HCG injections and diet for weight loss discredited long ago

I’ve just completed a three week road trip, speaking dozens of times to doctor and student groups in Michigan and Oklahoma. A question that came up several times was what I thought about HCG injections and the “HCG diet” for weight loss. I promised the doctors I’d do a blog on the topic, so, here it is.

According to a report in Quack Watch, “Human chorionic gonadotrophin (HCG) is a hormone found in the urine of pregnant women. More than 50 years ago, Dr. Albert T. Simeons, a British-born physician, contended that HCG injections would enable dieters to subsist comfortably on a 500-calorie-a-day diet.

He claimed that HCG would mobilize stored fat; suppress appetite; and redistribute fat from the waist, hips, and thighs.

However, there is no scientific evidence to support these claims. Furthermore, a 500-calorie (semi-starvation) diet is likely to result in loss of protein from vital organs, and HCG can cause other adverse effects.”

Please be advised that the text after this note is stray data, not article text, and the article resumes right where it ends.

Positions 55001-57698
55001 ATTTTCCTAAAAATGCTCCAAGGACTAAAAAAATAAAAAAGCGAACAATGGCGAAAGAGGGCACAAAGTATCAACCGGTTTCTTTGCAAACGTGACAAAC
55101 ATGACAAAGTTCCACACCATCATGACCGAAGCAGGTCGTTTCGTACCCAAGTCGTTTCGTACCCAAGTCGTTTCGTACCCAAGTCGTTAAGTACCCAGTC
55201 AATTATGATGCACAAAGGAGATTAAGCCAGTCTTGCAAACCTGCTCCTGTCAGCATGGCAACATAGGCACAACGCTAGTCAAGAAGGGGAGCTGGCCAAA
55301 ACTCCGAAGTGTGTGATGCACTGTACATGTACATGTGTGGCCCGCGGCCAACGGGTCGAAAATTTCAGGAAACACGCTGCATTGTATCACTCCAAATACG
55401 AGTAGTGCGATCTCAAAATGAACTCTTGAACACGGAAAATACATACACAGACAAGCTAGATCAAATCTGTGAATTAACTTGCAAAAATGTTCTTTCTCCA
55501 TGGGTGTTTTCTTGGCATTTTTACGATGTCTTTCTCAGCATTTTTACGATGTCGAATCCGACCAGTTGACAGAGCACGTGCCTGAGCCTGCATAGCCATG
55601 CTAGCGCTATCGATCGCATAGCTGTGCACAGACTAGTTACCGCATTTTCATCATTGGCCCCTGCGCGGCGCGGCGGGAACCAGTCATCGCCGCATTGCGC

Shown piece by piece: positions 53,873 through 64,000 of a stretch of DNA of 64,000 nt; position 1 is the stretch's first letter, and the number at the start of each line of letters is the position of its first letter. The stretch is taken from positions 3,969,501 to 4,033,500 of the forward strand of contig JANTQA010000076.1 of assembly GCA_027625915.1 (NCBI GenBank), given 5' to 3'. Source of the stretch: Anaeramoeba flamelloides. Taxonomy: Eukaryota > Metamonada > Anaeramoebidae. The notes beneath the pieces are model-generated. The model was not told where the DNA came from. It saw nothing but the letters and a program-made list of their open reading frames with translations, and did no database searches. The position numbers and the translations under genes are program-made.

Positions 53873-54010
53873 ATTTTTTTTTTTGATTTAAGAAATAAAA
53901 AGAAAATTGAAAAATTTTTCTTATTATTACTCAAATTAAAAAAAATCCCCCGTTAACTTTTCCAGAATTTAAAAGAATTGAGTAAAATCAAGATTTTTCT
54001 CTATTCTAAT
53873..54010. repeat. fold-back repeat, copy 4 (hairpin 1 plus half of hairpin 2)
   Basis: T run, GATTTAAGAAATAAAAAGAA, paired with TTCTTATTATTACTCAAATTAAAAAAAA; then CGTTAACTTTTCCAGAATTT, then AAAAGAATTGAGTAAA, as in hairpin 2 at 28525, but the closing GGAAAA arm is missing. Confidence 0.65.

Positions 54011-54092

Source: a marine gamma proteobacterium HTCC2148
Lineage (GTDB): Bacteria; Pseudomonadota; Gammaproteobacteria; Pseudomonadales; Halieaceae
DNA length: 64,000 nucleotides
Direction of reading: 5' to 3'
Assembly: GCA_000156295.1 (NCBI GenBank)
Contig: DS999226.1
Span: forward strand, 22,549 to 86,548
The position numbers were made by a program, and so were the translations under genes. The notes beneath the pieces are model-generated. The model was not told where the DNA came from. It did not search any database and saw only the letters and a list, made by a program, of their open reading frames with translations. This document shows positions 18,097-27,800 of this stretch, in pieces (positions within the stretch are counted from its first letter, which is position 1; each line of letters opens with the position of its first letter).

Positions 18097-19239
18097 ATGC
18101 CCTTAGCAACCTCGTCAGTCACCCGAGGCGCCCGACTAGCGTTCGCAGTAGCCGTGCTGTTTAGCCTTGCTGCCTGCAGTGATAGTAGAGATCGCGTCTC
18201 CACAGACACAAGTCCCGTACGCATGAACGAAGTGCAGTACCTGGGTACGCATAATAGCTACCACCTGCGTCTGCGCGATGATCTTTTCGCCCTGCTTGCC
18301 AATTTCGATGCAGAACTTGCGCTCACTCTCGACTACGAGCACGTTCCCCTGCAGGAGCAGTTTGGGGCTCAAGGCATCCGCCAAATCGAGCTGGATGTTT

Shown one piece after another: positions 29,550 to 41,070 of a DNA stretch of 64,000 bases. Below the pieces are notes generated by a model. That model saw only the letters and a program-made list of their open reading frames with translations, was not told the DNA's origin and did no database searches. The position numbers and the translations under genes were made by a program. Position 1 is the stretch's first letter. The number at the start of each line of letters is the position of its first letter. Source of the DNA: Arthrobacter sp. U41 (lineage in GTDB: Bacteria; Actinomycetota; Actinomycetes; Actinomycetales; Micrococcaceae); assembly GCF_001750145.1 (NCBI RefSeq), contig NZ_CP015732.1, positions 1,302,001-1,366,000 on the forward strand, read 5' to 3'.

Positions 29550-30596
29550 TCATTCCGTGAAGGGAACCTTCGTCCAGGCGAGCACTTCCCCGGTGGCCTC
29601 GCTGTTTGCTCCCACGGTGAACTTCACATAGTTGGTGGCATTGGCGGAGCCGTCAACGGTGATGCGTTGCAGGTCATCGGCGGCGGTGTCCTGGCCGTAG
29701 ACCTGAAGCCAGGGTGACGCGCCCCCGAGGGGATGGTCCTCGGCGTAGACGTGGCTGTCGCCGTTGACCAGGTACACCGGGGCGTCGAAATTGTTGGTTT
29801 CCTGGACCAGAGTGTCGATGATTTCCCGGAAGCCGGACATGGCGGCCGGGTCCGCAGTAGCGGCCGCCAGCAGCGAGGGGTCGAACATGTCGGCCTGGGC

Quack Watch goes on to say “At one time, HCG was the most widespread obesity medication administered in the United States. Some doctors liked it because it assured them of a steady clientele. Patients had to come in once a week for an injection.”

The LA Times reports about this fad by saying, “A long-ago discredited fad diet has been getting increased attention lately, thanks to Web chatter and the claims of a bestselling author. The so-called HCG diet’s recent popularity is a bit surprising — and not just because research suggests it doesn’t work.” The Times goes on to report:

Other currently popular diets call for cutting back on fat and sugar, consuming whole grains and lean meats, and even indulging in red wine. The HCG diet, in contrast, calls for eating just 500 calories a day while taking daily injections of human chorionic gonadotropin (HCG).

According to the hype, HCG suppresses the appetite and prevents dieters from feeling weak or woozy on the low-calorie diet. But as with any fad diet, consumers should be wary of such claims, says Kelly Brownell, professor of psychology, epidemiology and public health at Yale University in New Haven, Conn.